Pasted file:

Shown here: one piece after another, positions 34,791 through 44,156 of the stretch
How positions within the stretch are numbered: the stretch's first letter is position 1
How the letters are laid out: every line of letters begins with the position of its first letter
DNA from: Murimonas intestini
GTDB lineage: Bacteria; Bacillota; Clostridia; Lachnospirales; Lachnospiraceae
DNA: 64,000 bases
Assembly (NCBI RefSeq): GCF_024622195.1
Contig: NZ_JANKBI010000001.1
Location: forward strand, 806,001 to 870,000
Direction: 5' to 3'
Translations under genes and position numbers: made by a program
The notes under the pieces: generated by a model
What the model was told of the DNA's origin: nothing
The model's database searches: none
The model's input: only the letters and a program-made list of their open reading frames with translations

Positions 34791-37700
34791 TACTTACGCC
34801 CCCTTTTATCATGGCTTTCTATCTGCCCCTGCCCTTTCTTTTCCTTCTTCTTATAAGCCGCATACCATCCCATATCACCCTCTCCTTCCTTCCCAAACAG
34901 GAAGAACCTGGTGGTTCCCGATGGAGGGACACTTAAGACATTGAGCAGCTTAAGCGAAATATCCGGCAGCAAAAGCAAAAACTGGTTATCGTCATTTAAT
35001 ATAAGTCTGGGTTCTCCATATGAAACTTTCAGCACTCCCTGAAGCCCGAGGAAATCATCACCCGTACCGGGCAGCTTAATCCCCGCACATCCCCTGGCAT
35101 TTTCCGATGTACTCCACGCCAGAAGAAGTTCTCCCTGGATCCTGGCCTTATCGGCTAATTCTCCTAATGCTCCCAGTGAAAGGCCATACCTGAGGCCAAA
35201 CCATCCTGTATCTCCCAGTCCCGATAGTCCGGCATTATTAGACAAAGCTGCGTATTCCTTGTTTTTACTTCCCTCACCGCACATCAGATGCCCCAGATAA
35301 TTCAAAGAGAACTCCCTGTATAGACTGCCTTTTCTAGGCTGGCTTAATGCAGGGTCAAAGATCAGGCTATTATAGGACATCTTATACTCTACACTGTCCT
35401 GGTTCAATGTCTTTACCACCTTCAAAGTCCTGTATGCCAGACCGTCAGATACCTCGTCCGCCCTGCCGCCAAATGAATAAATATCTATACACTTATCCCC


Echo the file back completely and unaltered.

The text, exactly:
Shown here: one piece after another, positions 34,791 through 44,156 of the stretch
How positions within the stretch are numbered: the stretch's first letter is position 1
How the letters are laid out: every line of letters begins with the position of its first letter
DNA from: Murimonas intestini
GTDB lineage: Bacteria; Bacillota; Clostridia; Lachnospirales; Lachnospiraceae
DNA: 64,000 bases
Assembly (NCBI RefSeq): GCF_024622195.1
Contig: NZ_JANKBI010000001.1
Location: forward strand, 806,001 to 870,000
Direction: 5' to 3'
Translations under genes and position numbers: made by a program
The notes under the pieces: generated by a model
What the model was told of the DNA's origin: nothing
The model's database searches: none
The model's input: only the letters and a program-made list of their open reading frames with translations

Positions 34791-37700
34791 TACTTACGCC
34801 CCCTTTTATCATGGCTTTCTATCTGCCCCTGCCCTTTCTTTTCCTTCTTCTTATAAGCCGCATACCATCCCATATCACCCTCTCCTTCCTTCCCAAACAG
34901 GAAGAACCTGGTGGTTCCCGATGGAGGGACACTTAAGACATTGAGCAGCTTAAGCGAAATATCCGGCAGCAAAAGCAAAAACTGGTTATCGTCATTTAAT
35001 ATAAGTCTGGGTTCTCCATATGAAACTTTCAGCACTCCCTGAAGCCCGAGGAAATCATCACCCGTACCGGGCAGCTTAATCCCCGCACATCCCCTGGCAT
35101 TTTCCGATGTACTCCACGCCAGAAGAAGTTCTCCCTGGATCCTGGCCTTATCGGCTAATTCTCCTAATGCTCCCAGTGAAAGGCCATACCTGAGGCCAAA
35201 CCATCCTGTATCTCCCAGTCCCGATAGTCCGGCATTATTAGACAAAGCTGCGTATTCCTTGTTTTTACTTCCCTCACCGCACATCAGATGCCCCAGATAA
35301 TTCAAAGAGAACTCCCTGTATAGACTGCCTTTTCTAGGCTGGCTTAATGCAGGGTCAAAGATCAGGCTATTATAGGACATCTTATACTCTACACTGTCCT
35401 GGTTCAATGTCTTTACCACCTTCAAAGTCCTGTATGCCAGACCGTCAGATACCTCGTCCGCCCTGCCGCCAAATGAATAAATATCTATACACTTATCCCC